A new dinosaur from the Late Cretaceous period has been discovered in the Jiangxi Province of southern China and is detailed in Scientific Reports this week. The new species of oviraptorosaur most closely resembles a species found in Mongolia, suggesting that this group of dinosaurs were widely spread across Asia.
Oviraptorosaurs are a group of feathered dinosaurs from the Cretaceous period of what are now Asia and North America. The group, ranging from turkey sized to eight metres long, are characterised by short, beaked skulls, with and without bony crests atop their heads.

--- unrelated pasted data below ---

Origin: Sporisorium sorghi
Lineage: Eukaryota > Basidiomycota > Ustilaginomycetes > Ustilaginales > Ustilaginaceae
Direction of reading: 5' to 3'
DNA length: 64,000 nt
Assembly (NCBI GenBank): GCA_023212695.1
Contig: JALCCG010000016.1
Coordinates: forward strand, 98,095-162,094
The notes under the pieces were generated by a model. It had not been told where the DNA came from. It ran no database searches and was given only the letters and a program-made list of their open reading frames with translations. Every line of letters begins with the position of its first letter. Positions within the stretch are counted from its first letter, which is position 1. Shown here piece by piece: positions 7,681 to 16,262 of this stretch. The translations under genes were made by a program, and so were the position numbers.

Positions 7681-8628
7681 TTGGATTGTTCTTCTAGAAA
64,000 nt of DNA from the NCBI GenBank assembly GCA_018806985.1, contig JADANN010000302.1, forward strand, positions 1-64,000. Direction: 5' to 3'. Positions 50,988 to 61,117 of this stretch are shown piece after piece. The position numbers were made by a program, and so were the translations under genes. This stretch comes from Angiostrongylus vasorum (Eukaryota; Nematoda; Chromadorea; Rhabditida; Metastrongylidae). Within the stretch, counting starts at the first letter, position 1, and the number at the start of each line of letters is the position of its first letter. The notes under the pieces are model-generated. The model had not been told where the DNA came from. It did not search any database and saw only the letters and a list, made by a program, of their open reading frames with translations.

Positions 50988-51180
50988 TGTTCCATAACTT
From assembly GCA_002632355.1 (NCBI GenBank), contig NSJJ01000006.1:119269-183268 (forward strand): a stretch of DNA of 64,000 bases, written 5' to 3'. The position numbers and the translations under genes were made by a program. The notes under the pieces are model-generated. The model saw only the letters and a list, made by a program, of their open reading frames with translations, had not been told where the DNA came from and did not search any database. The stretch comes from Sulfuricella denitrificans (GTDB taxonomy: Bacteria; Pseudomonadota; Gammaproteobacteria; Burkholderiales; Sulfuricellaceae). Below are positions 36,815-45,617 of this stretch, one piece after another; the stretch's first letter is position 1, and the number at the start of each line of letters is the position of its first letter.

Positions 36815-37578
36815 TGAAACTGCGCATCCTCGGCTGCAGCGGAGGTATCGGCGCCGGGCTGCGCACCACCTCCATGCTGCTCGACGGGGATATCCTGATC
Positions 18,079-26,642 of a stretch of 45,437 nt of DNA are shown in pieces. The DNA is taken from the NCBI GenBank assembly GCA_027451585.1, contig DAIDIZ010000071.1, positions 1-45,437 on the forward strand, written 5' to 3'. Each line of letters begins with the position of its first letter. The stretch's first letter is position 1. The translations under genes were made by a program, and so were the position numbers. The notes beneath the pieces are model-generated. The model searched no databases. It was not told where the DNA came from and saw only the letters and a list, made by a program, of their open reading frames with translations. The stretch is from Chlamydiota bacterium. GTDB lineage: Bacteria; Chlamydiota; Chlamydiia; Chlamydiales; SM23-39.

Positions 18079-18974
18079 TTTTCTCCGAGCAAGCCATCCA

The new species, Huanansaurus ganzhouensis, unearthed at the construction site of the Ganzhou railway station is distinct from other reported oviraptorosaurs from the Nanxiong Formation of southern China. Like other oviraptorosaurs, Huanansaurus had a crest on top of its skull, but has a different jaw structure suggesting a difference in foraging strategies.
In a phylogenetic analysis, Junchang Lu and colleagues show that this new species is most closely related to the oviraptorid Citipati osmolskae discovered in the Omnogovi province of southern Mongolia. Due to the similarities between the two species, despite being separated by approximately 3,000km, the authors suggest that similar habitats must have existed across Asia at the end of the Mesozoic era which allowed oviraptorids to flourish.